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Explaining conceptual models — An architecture and design principles

Session 6a: Applid Modeling

Part of the Lecture Notes in Computer Science book series (LNCS,volume 1331)

Abstract

An important activity in requirements engineering is validation, which is the process of checking whether a model correctly represents a piece of reality and the users' requirements. One technique for supporting validation is explanation generation which combines paraphrasing of a specification with question-answer facilities that interactively support a user in exploring a model. In this paper, we propose an architecture and design principles for constructing explanation generation systems for conceptual models. The architecture is partly based on Toulmin's argumentation model, which provides a framework for structuring arguments. We argue that this architecture assists in building explanation generation systems that are highly interactive, provide an adequate amount of information for different user categories, and support a wide range of validation techniques.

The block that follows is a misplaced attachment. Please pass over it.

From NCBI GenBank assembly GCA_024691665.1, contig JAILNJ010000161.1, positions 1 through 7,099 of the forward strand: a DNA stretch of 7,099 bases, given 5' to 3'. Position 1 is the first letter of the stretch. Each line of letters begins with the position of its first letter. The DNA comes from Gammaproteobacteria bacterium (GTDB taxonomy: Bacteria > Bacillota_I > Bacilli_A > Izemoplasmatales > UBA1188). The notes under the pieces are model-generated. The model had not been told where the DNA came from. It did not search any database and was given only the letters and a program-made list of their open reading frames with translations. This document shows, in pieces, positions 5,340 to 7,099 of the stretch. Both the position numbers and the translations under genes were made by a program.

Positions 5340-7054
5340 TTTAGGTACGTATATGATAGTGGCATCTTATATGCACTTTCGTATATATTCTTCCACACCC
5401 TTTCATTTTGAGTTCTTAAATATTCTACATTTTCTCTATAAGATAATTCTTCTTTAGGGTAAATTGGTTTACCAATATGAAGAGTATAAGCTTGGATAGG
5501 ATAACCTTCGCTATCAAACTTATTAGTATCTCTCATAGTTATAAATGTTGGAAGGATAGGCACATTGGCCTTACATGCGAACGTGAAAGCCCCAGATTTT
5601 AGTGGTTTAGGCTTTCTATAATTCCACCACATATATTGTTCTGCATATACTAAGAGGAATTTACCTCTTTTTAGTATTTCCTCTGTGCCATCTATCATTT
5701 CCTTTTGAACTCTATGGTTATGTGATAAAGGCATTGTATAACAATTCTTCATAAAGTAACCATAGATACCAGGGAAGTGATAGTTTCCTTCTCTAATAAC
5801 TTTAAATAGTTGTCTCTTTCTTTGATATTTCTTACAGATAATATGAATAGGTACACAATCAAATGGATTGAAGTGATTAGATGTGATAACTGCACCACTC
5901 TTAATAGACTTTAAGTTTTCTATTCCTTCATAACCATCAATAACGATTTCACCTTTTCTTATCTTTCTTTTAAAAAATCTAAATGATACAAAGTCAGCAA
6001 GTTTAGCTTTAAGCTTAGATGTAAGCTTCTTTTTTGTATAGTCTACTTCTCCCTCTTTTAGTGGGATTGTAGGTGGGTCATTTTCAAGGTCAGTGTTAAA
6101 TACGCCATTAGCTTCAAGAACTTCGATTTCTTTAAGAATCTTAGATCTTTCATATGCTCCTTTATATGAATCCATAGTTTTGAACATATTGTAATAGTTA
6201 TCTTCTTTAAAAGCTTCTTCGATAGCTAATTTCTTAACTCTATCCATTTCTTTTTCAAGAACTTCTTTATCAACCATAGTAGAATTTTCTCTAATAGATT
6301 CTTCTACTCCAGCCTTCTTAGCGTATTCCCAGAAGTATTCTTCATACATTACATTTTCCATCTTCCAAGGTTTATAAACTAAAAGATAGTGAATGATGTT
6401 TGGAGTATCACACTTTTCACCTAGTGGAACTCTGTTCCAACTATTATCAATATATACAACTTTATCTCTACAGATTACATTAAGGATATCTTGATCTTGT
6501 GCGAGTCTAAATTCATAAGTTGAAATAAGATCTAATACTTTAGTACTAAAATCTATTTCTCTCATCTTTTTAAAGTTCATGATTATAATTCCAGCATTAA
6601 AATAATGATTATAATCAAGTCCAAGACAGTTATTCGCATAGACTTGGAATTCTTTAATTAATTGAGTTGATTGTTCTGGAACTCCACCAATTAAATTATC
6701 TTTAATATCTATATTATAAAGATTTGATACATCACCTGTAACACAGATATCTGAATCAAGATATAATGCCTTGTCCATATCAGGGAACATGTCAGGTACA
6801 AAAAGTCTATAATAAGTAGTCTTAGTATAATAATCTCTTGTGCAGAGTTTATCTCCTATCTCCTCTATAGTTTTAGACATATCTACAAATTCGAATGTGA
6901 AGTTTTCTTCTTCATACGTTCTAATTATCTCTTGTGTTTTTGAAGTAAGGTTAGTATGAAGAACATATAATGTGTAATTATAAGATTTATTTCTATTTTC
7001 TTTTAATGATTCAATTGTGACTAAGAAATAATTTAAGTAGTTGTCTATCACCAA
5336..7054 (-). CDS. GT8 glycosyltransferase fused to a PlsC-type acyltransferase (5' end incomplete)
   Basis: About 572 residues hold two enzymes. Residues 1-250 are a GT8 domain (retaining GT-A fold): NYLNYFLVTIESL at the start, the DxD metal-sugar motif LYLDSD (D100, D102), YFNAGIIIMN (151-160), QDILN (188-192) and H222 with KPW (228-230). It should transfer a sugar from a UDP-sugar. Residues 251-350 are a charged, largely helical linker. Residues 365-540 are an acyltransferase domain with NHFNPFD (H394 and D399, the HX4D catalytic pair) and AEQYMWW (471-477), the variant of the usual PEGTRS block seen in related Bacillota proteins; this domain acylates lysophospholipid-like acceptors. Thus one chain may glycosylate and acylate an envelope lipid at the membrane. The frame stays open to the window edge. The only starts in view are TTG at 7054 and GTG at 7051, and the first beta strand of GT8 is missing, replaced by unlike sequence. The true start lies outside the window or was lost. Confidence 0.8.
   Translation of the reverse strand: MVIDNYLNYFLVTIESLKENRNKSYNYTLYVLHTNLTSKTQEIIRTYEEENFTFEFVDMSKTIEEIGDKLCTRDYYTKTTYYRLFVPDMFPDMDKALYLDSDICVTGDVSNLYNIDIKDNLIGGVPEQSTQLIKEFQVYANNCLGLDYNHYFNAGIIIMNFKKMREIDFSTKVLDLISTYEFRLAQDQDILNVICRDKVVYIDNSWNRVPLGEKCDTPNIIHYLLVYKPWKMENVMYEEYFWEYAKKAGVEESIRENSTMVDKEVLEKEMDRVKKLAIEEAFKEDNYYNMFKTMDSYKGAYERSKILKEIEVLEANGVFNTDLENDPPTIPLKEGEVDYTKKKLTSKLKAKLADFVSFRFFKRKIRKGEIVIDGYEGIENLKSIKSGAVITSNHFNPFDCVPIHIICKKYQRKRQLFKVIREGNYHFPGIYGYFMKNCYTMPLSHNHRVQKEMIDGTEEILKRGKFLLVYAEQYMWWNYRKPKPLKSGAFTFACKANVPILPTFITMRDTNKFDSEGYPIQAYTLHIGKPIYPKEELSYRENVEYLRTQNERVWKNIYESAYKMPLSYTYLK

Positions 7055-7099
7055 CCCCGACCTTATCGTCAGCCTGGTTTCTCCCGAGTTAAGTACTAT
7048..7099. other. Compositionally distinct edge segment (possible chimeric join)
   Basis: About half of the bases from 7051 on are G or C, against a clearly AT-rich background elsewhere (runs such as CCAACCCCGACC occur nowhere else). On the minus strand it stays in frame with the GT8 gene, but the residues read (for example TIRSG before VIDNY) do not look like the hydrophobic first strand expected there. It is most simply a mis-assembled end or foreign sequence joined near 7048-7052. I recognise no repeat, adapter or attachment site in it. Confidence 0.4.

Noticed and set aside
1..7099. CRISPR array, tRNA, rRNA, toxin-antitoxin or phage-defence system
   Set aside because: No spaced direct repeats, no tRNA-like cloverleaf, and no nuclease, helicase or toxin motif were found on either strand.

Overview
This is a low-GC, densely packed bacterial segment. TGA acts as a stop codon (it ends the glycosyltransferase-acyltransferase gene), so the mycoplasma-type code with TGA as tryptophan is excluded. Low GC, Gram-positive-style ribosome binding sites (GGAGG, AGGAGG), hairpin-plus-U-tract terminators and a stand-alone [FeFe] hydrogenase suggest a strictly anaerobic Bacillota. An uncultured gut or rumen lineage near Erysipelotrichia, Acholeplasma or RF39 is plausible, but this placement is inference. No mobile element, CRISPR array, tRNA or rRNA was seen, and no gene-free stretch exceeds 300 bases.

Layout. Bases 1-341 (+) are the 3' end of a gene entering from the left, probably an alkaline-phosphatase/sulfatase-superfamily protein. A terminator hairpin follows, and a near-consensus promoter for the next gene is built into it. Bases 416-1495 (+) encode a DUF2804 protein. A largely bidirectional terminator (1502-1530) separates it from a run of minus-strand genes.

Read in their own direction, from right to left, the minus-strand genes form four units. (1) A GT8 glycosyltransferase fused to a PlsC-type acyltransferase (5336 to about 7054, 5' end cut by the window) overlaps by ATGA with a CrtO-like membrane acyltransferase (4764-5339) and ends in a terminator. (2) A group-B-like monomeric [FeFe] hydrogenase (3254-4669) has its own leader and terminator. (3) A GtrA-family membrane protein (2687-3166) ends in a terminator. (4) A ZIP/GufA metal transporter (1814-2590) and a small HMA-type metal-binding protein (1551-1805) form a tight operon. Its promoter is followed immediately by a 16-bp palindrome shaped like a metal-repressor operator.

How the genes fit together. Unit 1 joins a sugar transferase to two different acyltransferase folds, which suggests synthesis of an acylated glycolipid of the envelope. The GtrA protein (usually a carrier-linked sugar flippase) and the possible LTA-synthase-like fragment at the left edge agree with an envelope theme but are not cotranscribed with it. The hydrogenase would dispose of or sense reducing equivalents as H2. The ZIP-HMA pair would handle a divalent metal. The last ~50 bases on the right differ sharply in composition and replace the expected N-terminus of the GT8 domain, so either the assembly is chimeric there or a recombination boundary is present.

Keywords

  • Fact Base
  • Requirement Engineering
  • Dynamic Rule
  • Natural Language Generation
  • Argumentation Model

These keywords were added by machine and not by the authors. This process is experimental and the keywords may be updated as the learning algorithm improves.

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© 1997 Springer-Verlag Berlin Heidelberg

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Dalianis, H., Johannesson, P. (1997). Explaining conceptual models — An architecture and design principles. In: Embley, D.W., Goldstein, R.C. (eds) Conceptual Modeling — ER '97. ER 1997. Lecture Notes in Computer Science, vol 1331. Springer, Berlin, Heidelberg. https://doi.org/10.1007/3-540-63699-4_18

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  • DOI: https://doi.org/10.1007/3-540-63699-4_18

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  • Publisher Name: Springer, Berlin, Heidelberg

  • Print ISBN: 978-3-540-63699-1

  • Online ISBN: 978-3-540-69630-8

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